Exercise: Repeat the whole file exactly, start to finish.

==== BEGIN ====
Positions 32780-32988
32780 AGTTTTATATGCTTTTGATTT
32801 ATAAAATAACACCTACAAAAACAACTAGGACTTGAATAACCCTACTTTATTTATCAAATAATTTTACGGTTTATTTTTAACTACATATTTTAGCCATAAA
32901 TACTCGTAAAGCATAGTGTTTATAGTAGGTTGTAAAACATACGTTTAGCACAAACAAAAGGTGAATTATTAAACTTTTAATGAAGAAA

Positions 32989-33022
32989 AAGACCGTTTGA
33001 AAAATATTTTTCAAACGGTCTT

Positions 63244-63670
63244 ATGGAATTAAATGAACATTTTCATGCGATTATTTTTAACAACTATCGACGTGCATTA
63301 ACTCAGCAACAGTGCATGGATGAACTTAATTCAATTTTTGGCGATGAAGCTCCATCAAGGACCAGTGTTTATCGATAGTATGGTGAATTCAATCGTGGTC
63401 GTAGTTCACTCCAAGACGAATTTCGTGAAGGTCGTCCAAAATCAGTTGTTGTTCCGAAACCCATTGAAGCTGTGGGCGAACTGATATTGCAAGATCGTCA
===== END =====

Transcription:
Positions 32780-32988
32780 AGTTTTATATGCTTTTGATTT
32801 ATAAAATAACACCTACAAAAACAACTAGGACTTGAATAACCCTACTTTATTTATCAAATAATTTTACGGTTTATTTTTAACTACATATTTTAGCCATAAA
32901 TACTCGTAAAGCATAGTGTTTATAGTAGGTTGTAAAACATACGTTTAGCACAAACAAAAGGTGAATTATTAAACTTTTAATGAAGAAA

Positions 32989-33022
32989 AAGACCGTTTGA
33001 AAAATATTTTTCAAACGGTCTT

Positions 63244-63670
63244 ATGGAATTAAATGAACATTTTCATGCGATTATTTTTAACAACTATCGACGTGCATTA
63301 ACTCAGCAACAGTGCATGGATGAACTTAATTCAATTTTTGGCGATGAAGCTCCATCAAGGACCAGTGTTTATCGATAGTATGGTGAATTCAATCGTGGTC
63401 GTAGTTCACTCCAAGACGAATTTCGTGAAGGTCGTCCAAAATCAGTTGTTGTTCCGAAACCCATTGAAGCTGTGGGCGAACTGATATTGCAAGATCGTCA